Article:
"This group is talented but last season they learned about toughness," said defensive coordinator Todd Grantham. "And the good news is that they can get better. A lot better."
"We have a lot of guys who have proved they can play SEC ball at a high level," said Richt. "We spent this spring looking for some more."
Here is another reason for Dawgs fans to be optimistic. The SEC East will again be wide open. Florida and Will Muschamp are still at least a year away. Derek Dooley at Tennessee had to replace seven -- that's right, seven -- assistant coaches. South Carolina lost its defensive coordinator (Ellis Johnson) and its go-to receiver (Alshon Jeffery). The Gamecocks' best player, running back Marcus Lattimore, is still recovering from knee surgery.
So while all the outward signs point to Georgia as a favorite to win another SEC East championship, not everybody is on the bandwagon. There are parts of the fan base that want to be shown.
They want to be shown that Georgia's 10 straight wins last season were a product of a good team and not a favorable schedule.
Another fact: Only four of the 10 opponents in that streak finished the 2011 season with winning records: Mississippi State (7-6), Florida (7-6), Auburn (8-5) and Georgia Tech (8-5). Georgia won seven straight SEC games after losing 45-42 against South Carolina in Athens, but those seven teams had a combined conference record of 14-42. Auburn was 4-4 and the other six opponents had losing records in the SEC. Included in that group were 0-8 Ole Miss and 1-7 Tennessee.
They want to be shown that Georgia can overcome the suspensions of three defensive backs and Ogletree for various offenses. Safety Bacarri Rambo has, according to his high school coach, been suspended for the first four games after failing a second random drug test. One starting cornerback, Sanders Commings (domestic violence), has been suspended for the first two games. The other, Branden Smith (arrested for marijuana possession), is likely to be suspended after the legal process runs its course. Ogletree, according to a number of reports, could miss as many as four games.
It should be pointed out that Georgia is one of only two SEC schools (Kentucky is the other) that gives game suspensions on the first positive drug test.
"We're all discouraged when those things happen," said Richt. "When you're working with young people -- or old people for that matter -- things are not going to always turn out the way you want. The question is, when you do have a problem what do you do about it? Are you going to admit it? Are you doing to take your discipline like a man and grow from it?"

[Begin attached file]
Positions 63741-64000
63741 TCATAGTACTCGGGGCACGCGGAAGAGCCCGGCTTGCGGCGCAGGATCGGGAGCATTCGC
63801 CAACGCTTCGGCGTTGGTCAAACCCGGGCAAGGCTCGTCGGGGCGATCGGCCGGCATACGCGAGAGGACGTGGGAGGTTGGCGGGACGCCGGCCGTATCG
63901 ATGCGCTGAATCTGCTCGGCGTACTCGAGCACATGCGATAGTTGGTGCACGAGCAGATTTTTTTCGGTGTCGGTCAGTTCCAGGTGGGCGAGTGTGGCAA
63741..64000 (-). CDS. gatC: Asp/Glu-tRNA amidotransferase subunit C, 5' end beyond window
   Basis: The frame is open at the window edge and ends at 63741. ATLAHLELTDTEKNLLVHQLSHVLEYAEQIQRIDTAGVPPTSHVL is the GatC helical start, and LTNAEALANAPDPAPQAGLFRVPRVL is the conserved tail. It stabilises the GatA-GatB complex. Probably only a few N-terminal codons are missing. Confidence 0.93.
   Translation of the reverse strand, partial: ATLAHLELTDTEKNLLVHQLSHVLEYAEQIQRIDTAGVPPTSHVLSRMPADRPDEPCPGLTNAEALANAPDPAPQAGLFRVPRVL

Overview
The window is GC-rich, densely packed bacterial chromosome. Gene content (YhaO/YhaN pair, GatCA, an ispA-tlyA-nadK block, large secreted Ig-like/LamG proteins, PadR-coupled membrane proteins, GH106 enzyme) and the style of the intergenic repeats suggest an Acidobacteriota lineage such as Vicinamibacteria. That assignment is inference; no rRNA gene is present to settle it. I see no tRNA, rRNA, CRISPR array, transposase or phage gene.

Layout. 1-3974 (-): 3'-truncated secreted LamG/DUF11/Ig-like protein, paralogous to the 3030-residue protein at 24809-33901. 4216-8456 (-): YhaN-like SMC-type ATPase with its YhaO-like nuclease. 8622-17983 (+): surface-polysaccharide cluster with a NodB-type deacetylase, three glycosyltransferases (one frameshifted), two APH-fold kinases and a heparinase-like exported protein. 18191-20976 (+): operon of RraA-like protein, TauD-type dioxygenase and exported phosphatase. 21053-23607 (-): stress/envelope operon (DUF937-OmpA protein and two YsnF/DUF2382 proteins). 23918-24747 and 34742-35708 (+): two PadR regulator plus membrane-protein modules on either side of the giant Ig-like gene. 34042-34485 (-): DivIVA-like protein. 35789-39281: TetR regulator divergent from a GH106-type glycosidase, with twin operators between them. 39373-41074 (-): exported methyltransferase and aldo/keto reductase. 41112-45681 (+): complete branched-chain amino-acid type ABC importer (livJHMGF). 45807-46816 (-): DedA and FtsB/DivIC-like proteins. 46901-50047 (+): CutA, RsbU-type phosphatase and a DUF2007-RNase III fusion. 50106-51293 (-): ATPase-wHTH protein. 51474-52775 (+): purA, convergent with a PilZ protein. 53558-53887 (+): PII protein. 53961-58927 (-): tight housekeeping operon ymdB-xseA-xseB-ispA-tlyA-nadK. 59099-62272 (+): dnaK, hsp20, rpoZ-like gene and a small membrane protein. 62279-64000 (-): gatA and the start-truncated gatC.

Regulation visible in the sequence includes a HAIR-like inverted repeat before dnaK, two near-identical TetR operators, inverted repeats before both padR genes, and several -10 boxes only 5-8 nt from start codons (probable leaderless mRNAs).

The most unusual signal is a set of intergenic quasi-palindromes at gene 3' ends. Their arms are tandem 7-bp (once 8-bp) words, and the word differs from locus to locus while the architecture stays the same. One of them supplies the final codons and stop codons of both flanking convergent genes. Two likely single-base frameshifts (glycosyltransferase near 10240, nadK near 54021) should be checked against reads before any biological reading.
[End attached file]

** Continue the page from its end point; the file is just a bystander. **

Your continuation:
They want to be shown that Georgia can survive two trips to Columbia. The first is in Missouri on Sept. 8 as the Tigers play their first SEC game.
"It will be one of the most historic moments in their football history," said Richt. "We have to be ready for it but we have a lot at stake too."
The second Columbia trip will be to South Carolina on Oct. 6. Steve Spurrier loves beating Georgia. He has won 15 of 19 meetings against the Bulldogs as a head coach. Spurrier recently told Chris Low of ESPN.com that he will miss playing Georgia in the usual time slot (the second Saturday in September).
"I sort always liked playing them the second game because you could always count on them have two or three key players suspended," he told Low in a classic Spurrier jab.
Win those two games and the schedule sets up nicely for Georgia. South Carolina, conversely, has to play at LSU and host Arkansas, which has beaten the Gamecocks by a combined score of 85-48 the past two years.
"A lot of people want to say that Georgia's schedule is this or that," said Richt. "I don't think there is such a thing as a light schedule in our league. That's for sure."
But in the SEC some schedules are tougher than others. For the second straight year Georgia will have a good team that gets a break on the schedule.
And that's a fact.